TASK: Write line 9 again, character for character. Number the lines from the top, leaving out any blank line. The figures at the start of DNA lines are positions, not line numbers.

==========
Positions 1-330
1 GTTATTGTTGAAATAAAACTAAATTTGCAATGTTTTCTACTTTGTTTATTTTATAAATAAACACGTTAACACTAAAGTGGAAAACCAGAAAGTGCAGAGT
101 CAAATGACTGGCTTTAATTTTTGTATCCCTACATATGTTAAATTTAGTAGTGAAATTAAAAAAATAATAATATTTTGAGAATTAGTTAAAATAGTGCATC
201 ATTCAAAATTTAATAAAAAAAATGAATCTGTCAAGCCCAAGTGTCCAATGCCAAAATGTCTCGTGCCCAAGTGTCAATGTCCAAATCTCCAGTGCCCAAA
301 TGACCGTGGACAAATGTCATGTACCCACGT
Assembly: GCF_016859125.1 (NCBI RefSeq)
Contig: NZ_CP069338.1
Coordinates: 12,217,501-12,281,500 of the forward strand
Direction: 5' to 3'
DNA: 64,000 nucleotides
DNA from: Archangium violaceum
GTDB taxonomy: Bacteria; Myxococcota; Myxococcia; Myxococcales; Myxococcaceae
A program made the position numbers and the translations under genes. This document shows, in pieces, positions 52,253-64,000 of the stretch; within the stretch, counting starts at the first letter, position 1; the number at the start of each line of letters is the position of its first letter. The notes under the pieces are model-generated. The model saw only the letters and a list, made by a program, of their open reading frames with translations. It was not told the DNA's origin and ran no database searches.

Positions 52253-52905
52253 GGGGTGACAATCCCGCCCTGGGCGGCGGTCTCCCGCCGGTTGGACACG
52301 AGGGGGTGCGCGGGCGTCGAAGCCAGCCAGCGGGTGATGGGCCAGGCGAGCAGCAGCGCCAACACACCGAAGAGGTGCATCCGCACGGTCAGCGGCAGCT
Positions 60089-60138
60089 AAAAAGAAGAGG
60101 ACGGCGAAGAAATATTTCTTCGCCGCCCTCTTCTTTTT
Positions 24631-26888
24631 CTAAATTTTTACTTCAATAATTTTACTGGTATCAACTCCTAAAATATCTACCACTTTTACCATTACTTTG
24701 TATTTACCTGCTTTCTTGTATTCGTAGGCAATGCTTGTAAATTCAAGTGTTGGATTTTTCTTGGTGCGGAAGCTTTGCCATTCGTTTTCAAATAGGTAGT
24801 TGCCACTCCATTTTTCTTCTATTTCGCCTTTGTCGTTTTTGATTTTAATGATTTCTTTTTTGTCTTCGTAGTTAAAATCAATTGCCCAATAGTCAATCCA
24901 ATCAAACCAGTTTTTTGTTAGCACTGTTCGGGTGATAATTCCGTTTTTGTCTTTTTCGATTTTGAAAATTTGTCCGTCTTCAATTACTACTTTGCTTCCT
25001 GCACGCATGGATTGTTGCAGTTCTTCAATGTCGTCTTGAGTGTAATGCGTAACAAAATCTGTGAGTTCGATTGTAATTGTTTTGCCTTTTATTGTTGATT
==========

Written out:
Direction: 5' to 3'